Daniel J. McInerney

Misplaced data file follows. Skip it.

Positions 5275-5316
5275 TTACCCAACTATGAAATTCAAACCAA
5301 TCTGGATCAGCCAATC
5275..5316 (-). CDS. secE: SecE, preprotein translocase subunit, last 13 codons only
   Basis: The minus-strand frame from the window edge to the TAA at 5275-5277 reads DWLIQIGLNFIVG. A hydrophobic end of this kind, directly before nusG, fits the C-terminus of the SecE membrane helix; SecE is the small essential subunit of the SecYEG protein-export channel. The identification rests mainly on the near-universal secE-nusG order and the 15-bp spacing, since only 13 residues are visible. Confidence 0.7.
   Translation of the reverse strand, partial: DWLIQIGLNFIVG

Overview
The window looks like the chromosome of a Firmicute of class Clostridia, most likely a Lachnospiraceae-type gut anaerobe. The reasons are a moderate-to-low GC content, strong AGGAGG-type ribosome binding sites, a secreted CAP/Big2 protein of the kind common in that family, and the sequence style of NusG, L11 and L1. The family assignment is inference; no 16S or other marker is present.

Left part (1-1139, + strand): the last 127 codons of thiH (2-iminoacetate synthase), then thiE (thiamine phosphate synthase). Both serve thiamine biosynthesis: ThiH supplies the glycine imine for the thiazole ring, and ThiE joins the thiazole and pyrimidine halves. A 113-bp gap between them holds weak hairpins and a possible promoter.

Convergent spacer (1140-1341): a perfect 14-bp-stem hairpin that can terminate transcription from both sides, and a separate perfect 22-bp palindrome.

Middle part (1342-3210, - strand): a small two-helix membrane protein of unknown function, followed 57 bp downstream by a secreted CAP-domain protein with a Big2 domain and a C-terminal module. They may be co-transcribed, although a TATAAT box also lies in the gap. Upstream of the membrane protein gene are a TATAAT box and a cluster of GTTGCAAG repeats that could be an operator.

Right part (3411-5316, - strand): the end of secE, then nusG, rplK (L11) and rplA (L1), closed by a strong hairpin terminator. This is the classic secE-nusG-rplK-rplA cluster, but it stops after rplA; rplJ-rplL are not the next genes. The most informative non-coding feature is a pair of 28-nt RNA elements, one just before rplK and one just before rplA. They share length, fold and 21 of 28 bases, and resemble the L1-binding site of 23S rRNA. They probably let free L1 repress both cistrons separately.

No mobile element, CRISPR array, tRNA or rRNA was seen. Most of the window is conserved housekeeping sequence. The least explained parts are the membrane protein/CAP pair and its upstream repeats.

Daniel McInerney served on the History Department faculty from 1986 to 2018, teaching a range of courses from the introductory survey to the Civil War to capstone and graduate classes. He did his undergraduate work at Manhattan College in New York City and completed graduate studies at Purdue University in the American Studies program. His research centers on nineteenth-century U.S. history, focusing on social reform. Dan is the author of two books: The Fortunate Heirs of Freedom: Abolition and Republican Thought (1994) and The Travellers' History of the United States (2000). Translations of the latter work appeared in 2009 in both Russian (Midgard Press) and Chinese (Shanghai Jiao Tong University Press). He is now returning to work on a study of 19th-century techniques for memory improvement. Since 2009, Dan has focused on projects related to teaching and learning, working with the global “Tuning” initiative in the state of Utah, with the American Historical Association, as a member of the Tuning USA Advisory Board, and with the E.U.-U.S. Tuning Board. He has spoken to audiences involved in Tuning across the U.S. as well as in Belgium, Spain, Brazil, and Japan. Dan also holds positions on the advisory board of Liberal Education and the Tuning Journal for Higher Education. Dan’s articles have appeared in the Journal of American History, American Historical Association’s Perspectives on History, theNational Institute for Educational Policy Research Bulletin (Japan), Arts and Humanities in Higher Education (U.K.), The History Teacher, and World History Connected.